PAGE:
May 26, 2009 | No Comments Yet

wpseek.com - A WordPress-centric search engine

What started out as a Firefox add-on is now a full-blown standalone search engine for all things WordPress. WPSeek returns content from WordPress Codex documentation, useful code snippets, Google search results, Support Forum discussions, and your own notes. All in one place. Thrown in some AJAXy autosuggest goodness and you’re all set!

Depending on your web browser of choice, you can add the website as a custom search engine. There’s also an API, a Firefox Ubiquity plugin, and finally an Adobe AIR desktop client in the works.

Theme and plugin authors will definitely find WPSeek immensely useful. And if you’re just learning the ropes of WordPress, it’s definitely worth a visit.

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The death of WordPress?

February 21, 2009 | No Comments Yet

How about bringing up the unspeakable for a change: Jeff Chandler at WordPress Tavern looks into the possibilities of WP’s demise. Here’s the shortlist:

  1. Third Party Support Disappears
  2. Change In License
  3. Just A Pile Of Bloat
  4. Someone Else Does It Better
  5. Security Blunders
  6. Leadership Heads South

A lot of the points in the article have been raised in different avenues before, but it will take a combination of several factors for WordPress to really decline. It’s the way the world works; change is constant, and we always move towards something that performs better.

However, I wouldn’t mind the day it becomes much less popular than it is, as long as the dedication of the developers and the community remains. And this is really one of the best features of WordPress today.

(Via WP FUN)

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Revolution premium theme goes open source

October 3, 2008 | No Comments Yet

Visit Revolution Two, the new site of the free, open source themes.

Revolution, the WordPress theme by Brian Gardner that very well started the premium theme craze, is going open source. An announcement at Gardner’s blog says that by October 31, all of the Revolution themes will no longer be available.

By November 1, a new Revolution site containing GPL licensed themes will be launched. And Jason Schuller will team up with Brian Gardner on the new project.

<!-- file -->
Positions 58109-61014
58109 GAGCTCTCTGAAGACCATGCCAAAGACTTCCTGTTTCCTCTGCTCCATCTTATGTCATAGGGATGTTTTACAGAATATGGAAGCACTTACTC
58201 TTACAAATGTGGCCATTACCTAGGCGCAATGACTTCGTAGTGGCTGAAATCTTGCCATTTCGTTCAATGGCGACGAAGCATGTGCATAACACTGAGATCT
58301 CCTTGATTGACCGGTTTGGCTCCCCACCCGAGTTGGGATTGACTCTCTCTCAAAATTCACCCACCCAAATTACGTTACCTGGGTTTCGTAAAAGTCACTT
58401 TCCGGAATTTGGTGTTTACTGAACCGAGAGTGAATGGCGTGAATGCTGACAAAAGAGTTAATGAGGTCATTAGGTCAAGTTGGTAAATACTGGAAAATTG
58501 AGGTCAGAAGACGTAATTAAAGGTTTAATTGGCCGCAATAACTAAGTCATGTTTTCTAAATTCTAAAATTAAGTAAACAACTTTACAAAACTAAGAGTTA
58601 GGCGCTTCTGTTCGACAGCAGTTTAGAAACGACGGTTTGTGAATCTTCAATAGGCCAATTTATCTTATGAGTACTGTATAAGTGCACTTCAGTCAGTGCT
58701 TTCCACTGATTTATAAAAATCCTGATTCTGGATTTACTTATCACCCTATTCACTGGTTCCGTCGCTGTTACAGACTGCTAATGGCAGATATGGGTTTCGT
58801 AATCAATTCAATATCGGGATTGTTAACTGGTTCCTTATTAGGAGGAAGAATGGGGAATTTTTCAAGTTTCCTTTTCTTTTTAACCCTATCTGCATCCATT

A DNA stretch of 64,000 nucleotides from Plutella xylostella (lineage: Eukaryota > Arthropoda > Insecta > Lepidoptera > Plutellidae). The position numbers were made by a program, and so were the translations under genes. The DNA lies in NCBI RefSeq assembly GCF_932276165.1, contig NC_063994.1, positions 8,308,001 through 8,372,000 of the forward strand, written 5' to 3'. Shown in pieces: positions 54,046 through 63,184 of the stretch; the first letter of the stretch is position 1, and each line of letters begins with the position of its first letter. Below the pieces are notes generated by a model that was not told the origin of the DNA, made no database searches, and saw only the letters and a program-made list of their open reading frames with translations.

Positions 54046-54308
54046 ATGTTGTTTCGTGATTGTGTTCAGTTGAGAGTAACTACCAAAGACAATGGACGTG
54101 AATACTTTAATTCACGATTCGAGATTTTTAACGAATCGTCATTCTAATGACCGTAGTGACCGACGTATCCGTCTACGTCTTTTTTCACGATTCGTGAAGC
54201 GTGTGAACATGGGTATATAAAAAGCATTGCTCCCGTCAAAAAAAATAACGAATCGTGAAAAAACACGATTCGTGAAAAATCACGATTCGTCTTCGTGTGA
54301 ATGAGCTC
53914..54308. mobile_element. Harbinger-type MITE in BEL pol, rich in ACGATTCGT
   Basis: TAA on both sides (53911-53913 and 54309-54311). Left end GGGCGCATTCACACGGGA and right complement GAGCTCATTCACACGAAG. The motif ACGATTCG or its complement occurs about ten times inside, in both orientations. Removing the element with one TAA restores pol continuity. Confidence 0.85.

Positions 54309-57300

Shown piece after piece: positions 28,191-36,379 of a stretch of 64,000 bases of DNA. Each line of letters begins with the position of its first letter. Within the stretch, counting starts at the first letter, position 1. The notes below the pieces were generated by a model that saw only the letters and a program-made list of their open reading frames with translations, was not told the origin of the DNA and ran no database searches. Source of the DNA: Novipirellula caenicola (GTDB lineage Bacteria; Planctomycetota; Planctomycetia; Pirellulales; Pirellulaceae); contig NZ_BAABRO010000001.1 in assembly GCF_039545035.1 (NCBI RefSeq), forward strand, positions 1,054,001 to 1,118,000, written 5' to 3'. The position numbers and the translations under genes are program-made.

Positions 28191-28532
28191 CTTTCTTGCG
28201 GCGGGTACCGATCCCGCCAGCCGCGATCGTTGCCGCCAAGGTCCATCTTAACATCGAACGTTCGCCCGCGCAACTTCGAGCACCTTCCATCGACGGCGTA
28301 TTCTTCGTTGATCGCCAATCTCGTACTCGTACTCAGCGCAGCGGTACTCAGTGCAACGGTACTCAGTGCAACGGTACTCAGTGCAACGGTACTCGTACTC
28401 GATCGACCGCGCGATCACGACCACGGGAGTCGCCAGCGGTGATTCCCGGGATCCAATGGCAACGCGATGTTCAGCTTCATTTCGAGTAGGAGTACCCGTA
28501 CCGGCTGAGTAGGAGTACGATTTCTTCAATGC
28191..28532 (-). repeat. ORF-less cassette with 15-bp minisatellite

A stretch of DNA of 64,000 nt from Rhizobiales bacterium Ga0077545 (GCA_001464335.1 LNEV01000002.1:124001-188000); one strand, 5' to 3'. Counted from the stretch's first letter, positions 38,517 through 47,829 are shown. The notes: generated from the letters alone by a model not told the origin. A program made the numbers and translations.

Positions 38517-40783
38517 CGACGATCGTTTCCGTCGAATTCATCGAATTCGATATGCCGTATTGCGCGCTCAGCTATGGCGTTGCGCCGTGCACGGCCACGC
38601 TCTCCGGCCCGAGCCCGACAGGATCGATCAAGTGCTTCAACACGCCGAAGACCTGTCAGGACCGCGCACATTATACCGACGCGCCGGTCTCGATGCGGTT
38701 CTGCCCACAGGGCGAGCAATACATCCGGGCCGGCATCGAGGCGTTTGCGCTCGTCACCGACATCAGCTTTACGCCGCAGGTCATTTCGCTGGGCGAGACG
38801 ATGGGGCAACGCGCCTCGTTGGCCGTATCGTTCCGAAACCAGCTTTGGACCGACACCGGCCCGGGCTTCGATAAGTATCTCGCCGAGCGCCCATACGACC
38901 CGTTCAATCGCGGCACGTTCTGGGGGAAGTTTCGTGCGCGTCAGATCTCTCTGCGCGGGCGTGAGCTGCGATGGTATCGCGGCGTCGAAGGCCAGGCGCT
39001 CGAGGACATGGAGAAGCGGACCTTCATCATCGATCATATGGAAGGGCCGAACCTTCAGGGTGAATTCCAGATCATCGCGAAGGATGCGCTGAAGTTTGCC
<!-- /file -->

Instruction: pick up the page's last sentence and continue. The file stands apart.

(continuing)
This is Brian’s explanation for the changes being made to the Revolution theme project:

This one is really simple – more than anything, Jason and I want to develop a resource and community that is perfectly aligned with WordPress. Both he and I have been fortunate enough to leave our day jobs within the past year and have developed our own media companies. None of that would have been possible without the existence of WordPress, which is solely built and supported by the open source community.

It only seems fair that we abandon our current premium theme models, and begin a new way of doing business. I contacted Matt and Toni to see if they would be gracious enough to carve out some time to meet with us, so we could ensure that our business model was in compliance with standards set forth by the authors of the GPL license as well as with WordPress.

This sounds like great news, especially in light of the recent discussion about the ethics of premium themes.

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WordPress.com users get 24/7 Support

August 4, 2008 | No Comments Yet

Bloggers on WordPress.com can now enjoy round-the-clock support by sending a message through the support contact form.

This is great news, considering most services out there (blogging or not) usually offer support only if you pay for them. Read more about the announcement here.